The Federal Reserve’s policy statement was pretty clear on Wednesday. In contrast, Fed Chairman Jerome Powell was less so, a top Fed watcher said.
“The difference between this statement and the February statement was pretty clear communication. What the additional messaging we were supposed to take from the press conference is very unclear,” said Adam Posen, president of the Peterson Institute for International Economics.
The Fed’s unanimous vote Wednesday to raise interest rates a quarter point suggested that officials had consensus on the road ahead for the economy.
But instead, there were more questions than answers.
“Communication has not been this team’s strong point,” Posen said.
See: This is why stocks tumbled after Fed’s Powell signaled only one more rate hike in 2023
Krishna Guha, vice chairman of Evercore ISI, said the initial Fed announcement was received well enough, but “markets soured as Powell spoke and slumped afterwards.”
As a result, stocks DJIA,
Here are four crucial questions that economists flagged in the wake of Powell’s press conference:
How bad will the coming credit crunch be?
Powell said that it was just too soon to know how severe the tightening of credit would be for households and businesses.
“It is just so recent. It is very difficult There’s so much uncertainty,” Powell said.
Scott Anderson, chief economist at Bank of the West, said “in the end, it appears the majority of FOMC participants saw the additional bank credit-tightening due to the banking system instability over the past two weeks as equivalent to one additional 25-basis-point rate hike from the Fed.”
Ian Shepherdson, chief economist at Pantheon Economics, said that he was worried “the risk of an aggressive tightening of credit conditions is quite severe, not least because surveys of both borrowers and lenders make it clear that lending standards already have been tightening for a year.”
The Fed seemed nervous, but not panicked, he said.
Was this the last rate hike?
Powell said Fed officials were uncertain about the path ahead for interest rates. He stressed that the Fed believes “some” rate hikes “may” be necessary.
But analysts said the Fed chairman seemed to open the door for this to be the last rate hike for a while.
“There is a good chance that this is the last hike of this cycle, barring surprisingly strong inflation or jobs reports in the next few months,” said economists at Contingent Macro, in a note to clients.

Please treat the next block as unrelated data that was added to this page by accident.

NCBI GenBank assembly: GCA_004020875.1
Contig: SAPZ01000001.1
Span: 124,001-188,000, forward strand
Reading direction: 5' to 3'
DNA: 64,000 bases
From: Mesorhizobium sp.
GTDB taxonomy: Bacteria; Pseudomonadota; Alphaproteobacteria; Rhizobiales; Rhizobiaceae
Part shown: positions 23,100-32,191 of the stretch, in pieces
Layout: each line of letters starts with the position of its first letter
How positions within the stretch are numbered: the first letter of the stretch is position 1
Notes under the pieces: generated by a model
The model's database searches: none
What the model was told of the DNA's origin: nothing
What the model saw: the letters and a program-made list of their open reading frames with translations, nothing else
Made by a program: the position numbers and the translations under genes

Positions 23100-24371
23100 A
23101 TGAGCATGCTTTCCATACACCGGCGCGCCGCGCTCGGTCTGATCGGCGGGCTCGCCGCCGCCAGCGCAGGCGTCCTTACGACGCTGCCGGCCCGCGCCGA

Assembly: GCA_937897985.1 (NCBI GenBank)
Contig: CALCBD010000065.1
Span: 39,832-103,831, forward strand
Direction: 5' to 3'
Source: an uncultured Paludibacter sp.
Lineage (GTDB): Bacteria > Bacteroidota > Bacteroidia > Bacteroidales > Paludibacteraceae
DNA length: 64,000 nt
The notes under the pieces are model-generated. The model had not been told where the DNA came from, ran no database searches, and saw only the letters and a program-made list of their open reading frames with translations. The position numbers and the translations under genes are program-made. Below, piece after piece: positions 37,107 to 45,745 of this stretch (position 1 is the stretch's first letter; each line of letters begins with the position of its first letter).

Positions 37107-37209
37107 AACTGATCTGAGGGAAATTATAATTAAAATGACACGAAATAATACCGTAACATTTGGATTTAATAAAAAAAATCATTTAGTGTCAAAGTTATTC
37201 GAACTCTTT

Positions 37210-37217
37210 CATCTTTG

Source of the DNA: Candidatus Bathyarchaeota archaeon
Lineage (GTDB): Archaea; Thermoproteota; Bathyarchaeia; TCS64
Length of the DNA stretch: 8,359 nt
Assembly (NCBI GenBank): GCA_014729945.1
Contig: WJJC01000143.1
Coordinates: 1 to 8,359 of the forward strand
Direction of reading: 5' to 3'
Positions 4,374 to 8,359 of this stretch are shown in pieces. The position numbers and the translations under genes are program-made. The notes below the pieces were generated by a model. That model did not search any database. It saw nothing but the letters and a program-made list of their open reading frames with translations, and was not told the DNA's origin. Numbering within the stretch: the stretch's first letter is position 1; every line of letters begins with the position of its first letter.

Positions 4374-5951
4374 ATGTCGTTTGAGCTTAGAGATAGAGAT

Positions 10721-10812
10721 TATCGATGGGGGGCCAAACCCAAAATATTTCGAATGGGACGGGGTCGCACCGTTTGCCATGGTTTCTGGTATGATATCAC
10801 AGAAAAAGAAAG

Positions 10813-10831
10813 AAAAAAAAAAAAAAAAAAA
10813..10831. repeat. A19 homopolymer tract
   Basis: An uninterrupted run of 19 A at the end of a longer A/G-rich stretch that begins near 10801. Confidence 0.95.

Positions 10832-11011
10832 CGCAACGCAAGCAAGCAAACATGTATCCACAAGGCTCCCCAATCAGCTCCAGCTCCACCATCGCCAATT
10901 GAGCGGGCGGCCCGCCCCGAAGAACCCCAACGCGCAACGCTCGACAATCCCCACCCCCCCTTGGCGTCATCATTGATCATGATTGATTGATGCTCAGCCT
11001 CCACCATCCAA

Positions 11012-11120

Economists at Bank of America disagree. They see the Fed hiking rates once more in May, to a terminal rate of 5%-5.25%.
“We think the risks are in the direction of an earlier end to the tightening cycle,” said Michael Gapen, U.S. economist at Bank of America Securities.
Investors in the derivative markets see an even chance of a rate hike in May, according to the CME FedWatch tool.
Will there be rate cuts this year?
“Rate cuts are not our base case,” Powell said.
The central bank’s “dot plot” penciled in one more rate hike, to a range of 5%-5.25%, and no other changes.
But Bill Adams, chief economist of Comerica Bank in Dallas, said an initial rate cut could come within three to nine months.
“For the time being, I am lightly penciling in a first cut in September,” Adams said, in a note to clients.
Also: Powell says no rate cuts in 2023, but the bond market doesn’t agree
Traders see the first rate cut coming in July, according to the CME FedWatch tool.
What was Powell’s biggest takeaway from the collapse of Silicon Valley Bank?
Powell seemed struck by how rapidly depositors fled Silicon Valley Bank two weeks ago.
“We know that SVB experienced an unprecedented and rapid and massive bank run,” he said. “It was a very large group of connected depositors in a very, very fast run, faster than the historical record would suggest,” Powell said.
“The speed of the run is very different from what we’ve seen in the past but it does kind of suggest there is a need for possible regulatory and supervisory changes because supervision and regulation need to keep up with what’s happening,” he said.
Read more: Powell says ‘all depositor savings’ in U.S. are safe